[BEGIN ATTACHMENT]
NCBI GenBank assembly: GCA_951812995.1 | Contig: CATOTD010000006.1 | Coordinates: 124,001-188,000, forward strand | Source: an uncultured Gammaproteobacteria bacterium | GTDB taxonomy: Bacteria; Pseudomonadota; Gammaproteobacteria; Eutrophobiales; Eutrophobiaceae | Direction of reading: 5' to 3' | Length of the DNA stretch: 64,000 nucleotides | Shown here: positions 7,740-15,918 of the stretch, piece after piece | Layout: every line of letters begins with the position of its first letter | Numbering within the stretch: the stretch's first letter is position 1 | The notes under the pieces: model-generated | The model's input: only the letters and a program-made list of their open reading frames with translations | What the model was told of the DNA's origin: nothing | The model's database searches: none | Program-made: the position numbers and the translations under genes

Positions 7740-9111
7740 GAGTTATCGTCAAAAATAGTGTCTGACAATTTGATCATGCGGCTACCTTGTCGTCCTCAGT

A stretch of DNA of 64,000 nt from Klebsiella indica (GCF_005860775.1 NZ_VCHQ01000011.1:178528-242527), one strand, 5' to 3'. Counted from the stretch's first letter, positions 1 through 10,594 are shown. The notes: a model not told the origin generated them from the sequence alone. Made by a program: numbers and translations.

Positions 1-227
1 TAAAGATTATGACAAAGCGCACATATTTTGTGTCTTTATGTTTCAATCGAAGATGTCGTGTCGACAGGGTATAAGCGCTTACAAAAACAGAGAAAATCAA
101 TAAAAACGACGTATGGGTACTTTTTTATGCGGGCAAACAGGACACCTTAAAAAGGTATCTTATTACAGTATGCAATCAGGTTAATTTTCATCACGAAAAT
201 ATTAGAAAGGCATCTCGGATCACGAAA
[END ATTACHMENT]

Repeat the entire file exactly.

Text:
NCBI GenBank assembly: GCA_951812995.1 | Contig: CATOTD010000006.1 | Coordinates: 124,001-188,000, forward strand | Source: an uncultured Gammaproteobacteria bacterium | GTDB taxonomy: Bacteria; Pseudomonadota; Gammaproteobacteria; Eutrophobiales; Eutrophobiaceae | Direction of reading: 5' to 3' | Length of the DNA stretch: 64,000 nucleotides | Shown here: positions 7,740-15,918 of the stretch, piece after piece | Layout: every line of letters begins with the position of its first letter | Numbering within the stretch: the stretch's first letter is position 1 | The notes under the pieces: model-generated | The model's input: only the letters and a program-made list of their open reading frames with translations | What the model was told of the DNA's origin: nothing | The model's database searches: none | Program-made: the position numbers and the translations under genes

Positions 7740-9111
7740 GAGTTATCGTCAAAAATAGTGTCTGACAATTTGATCATGCGGCTACCTTGTCGTCCTCAGT

A stretch of DNA of 64,000 nt from Klebsiella indica (GCF_005860775.1 NZ_VCHQ01000011.1:178528-242527), one strand, 5' to 3'. Counted from the stretch's first letter, positions 1 through 10,594 are shown. The notes: a model not told the origin generated them from the sequence alone. Made by a program: numbers and translations.

Positions 1-227
1 TAAAGATTATGACAAAGCGCACATATTTTGTGTCTTTATGTTTCAATCGAAGATGTCGTGTCGACAGGGTATAAGCGCTTACAAAAACAGAGAAAATCAA
101 TAAAAACGACGTATGGGTACTTTTTTATGCGGGCAAACAGGACACCTTAAAAAGGTATCTTATTACAGTATGCAATCAGGTTAATTTTCATCACGAAAAT
201 ATTAGAAAGGCATCTCGGATCACGAAA